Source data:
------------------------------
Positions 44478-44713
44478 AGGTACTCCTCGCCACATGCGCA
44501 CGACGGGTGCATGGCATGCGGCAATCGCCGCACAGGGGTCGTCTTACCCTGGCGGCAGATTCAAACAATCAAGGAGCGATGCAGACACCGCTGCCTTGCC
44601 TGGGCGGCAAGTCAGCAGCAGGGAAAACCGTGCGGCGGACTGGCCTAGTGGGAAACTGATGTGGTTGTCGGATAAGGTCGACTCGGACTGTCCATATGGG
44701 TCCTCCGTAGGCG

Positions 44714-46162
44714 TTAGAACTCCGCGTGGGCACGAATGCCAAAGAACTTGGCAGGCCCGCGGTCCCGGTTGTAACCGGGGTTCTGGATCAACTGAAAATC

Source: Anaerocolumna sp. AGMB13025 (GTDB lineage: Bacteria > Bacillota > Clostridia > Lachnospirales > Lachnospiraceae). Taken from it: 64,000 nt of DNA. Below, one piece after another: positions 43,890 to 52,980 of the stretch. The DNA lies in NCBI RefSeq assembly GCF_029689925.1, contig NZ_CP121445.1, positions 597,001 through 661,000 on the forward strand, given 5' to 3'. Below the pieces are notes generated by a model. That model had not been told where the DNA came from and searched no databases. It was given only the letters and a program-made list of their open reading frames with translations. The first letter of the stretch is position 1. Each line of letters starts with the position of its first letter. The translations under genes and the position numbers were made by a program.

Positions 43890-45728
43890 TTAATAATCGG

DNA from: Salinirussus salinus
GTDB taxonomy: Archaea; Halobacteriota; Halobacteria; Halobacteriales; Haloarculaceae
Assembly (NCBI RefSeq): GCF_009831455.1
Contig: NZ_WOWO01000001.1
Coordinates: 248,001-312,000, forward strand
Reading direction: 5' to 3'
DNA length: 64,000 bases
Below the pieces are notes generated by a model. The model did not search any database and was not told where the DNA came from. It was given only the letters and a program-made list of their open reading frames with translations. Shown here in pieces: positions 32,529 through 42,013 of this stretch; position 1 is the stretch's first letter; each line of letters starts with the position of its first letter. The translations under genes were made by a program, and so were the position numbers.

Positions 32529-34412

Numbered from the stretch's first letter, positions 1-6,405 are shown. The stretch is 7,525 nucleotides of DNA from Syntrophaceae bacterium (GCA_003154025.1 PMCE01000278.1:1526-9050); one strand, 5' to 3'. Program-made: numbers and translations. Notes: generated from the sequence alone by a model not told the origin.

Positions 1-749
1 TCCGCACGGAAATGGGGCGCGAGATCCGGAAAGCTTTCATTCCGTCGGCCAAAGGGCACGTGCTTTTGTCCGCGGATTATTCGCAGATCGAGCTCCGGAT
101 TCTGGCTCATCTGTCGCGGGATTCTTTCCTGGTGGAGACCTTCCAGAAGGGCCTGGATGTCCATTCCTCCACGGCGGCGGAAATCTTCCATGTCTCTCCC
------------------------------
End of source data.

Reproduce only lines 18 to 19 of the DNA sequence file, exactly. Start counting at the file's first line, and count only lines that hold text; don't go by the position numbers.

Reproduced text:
Below the pieces are notes generated by a model. The model did not search any database and was not told where the DNA came from. It was given only the letters and a program-made list of their open reading frames with translations. Shown here in pieces: positions 32,529 through 42,013 of this stretch; position 1 is the stretch's first letter; each line of letters starts with the position of its first letter. The translations under genes were made by a program, and so were the position numbers.

Positions 32529-34412